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Probiotics vs Prebiotics: What’s the Difference?

Updated: Jul 3, 2021



When a person hears the word “bacteria,” they typically think of something harmful that they want to avoid, however, not all bacteria are bad. In fact, the human body is teeming with trillions of beneficial bacteria.


In the gastrointestinal tract, there are two main species of friendly bacteria, each having many strains: Lactobacillus and Bifidobacterium. Consuming prebiotics and probiotics both support those friendly bacteria, but in different ways.


What are probiotics?


Probiotics, or good bacteria, are live microorganisms found in certain foods and supplements that work to maintain a healthy balance of bacteria in the body.


“Bacteria that live in our gastrointestinal tracts, also known as gut microbiota, are very important for your overall health,” said Dr. John Fulginiti, a surgeon who specializes in wound care and integrative medicine. “Think of the microbiome as a diverse community of organisms, such as a forest, that work together to keep the body healthy. The more good bacteria present in your gut the better.”


Probiotic bacteria help create order in the gut microbiome by maintaining the right level of acidity and killing off bad bacteria. According to Dr. Fulginiti, they also help break down and digest food, boost the immune system, and keep inflammation at bay.


Probiotics are often praised for their ability to remedy common gut complaints such as bloating, constipation, and diarrhea. Additionally, in fascinating recent research, studies show that probiotics may help boost mood and cognitive function, as the gut and brain are intrinsically connected.


Probiotics can be found in fermented foods such as sauerkraut, kombucha, yogurt, tempeh, and kefir, or can be consumed in the form of a supplement.


What are prebiotics?


They might sound very similar, but probiotics and prebiotics are very different. While probiotics are friendly bacteria in the gut, prebiotics are fuel that help the friendly bacteria grow.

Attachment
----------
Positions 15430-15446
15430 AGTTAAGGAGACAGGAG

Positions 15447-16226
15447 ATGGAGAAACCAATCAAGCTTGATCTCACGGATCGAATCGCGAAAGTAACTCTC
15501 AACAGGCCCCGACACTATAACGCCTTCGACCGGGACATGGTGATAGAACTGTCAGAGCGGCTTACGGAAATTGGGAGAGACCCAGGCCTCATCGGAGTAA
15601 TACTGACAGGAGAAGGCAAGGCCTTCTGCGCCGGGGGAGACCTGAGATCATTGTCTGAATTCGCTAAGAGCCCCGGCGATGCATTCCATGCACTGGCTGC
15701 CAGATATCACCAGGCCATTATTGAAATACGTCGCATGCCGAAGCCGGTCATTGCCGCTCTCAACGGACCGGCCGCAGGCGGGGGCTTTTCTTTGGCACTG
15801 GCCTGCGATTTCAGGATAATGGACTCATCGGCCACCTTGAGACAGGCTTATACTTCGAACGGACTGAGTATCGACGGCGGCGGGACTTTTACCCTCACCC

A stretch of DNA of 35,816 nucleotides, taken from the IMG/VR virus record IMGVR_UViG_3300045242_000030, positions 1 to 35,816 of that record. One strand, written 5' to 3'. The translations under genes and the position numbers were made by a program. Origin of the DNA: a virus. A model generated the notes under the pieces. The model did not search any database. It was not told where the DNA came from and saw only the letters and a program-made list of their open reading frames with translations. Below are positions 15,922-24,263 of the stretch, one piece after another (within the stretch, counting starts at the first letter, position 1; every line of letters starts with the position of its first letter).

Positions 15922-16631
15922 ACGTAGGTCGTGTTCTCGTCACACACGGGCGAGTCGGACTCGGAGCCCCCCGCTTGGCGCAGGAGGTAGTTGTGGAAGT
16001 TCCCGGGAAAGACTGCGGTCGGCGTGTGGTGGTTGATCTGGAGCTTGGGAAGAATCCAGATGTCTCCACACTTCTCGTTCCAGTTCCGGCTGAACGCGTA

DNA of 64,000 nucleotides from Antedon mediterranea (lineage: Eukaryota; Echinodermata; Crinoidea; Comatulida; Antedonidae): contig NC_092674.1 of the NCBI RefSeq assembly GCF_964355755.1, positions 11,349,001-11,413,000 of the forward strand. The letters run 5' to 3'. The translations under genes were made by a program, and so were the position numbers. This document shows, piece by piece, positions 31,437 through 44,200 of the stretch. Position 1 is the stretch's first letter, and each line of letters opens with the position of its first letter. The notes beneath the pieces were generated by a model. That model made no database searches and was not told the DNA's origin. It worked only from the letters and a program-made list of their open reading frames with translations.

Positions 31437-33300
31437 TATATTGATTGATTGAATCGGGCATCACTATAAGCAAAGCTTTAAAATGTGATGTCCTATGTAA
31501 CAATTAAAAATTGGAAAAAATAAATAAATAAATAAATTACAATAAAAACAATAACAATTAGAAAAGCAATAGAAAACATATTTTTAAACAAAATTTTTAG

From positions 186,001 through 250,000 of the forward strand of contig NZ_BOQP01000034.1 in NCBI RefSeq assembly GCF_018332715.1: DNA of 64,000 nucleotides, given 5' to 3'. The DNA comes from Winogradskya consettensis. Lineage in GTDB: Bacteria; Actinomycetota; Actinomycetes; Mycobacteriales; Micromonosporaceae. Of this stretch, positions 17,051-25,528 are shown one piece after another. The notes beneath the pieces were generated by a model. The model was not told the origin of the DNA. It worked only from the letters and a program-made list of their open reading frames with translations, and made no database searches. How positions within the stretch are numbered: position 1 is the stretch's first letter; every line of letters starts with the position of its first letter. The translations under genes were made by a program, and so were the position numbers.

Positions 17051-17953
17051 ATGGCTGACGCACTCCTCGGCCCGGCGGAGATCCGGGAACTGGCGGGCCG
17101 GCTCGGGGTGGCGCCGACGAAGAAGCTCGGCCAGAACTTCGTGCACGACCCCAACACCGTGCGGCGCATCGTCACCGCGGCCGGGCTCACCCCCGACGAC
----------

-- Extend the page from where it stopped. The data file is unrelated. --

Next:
“Think of them as food for probiotics,” said Dr. Fulginiti. “Prebiotics don’t contain any bacteria themselves—they’re actually indigestible fibers that bypass the small intestine and venture to the colon where they’re broken down, or fermented, into nutrition that helps good bacteria grow and thrive.”


Prebiotics are essential to gut health, as they encourage the growth of health-promoting bacteria and enhance their activity. Prebiotics can also help with common digestive issues like bloating and constipation, increase mineral bioavailability, and even promote satiety and weight loss. One study published in Biological Psychiatry even showed that prebiotics had an anti-depressant effect in mice.


Prebiotics naturally occur in plant foods, but they can also be consumed in supplement form. Just as with probiotics, the more the merrier!


Can prebiotics be taken without taking probiotics, and vice versa?


The short answer is yes! Prebiotics taken by themselves still provide benefits because the gut naturally contains beneficial bacteria. Taking a prebiotic supplement on its own is an effective way to nourish the trillions of good bacteria that are already present in the gastrointestinal tract.


On the flip side, taking a probiotic without a prebiotic also provides benefits, as people naturally consume prebiotics when they eat plant foods such as bananas, potatoes, asparagus, garlic, and onions.


Dr. Fulginiti notes that since prebiotics and probiotics work synergistically, it’s ideal that people make sure they’re getting adequate amounts of both, either from food sources or supplements.


The bottom line


They might only have a one-letter difference, but prebiotics and probiotics play very different roles in supporting gut health. Probiotics are the good bacteria in the gut, while prebiotics are the food that feeds the probiotics.


Having a healthy gut microbiome is crucial for overall wellness. It’s recommended that people work with an integrative doctor who can offer support and guidance in optimizing gut health.

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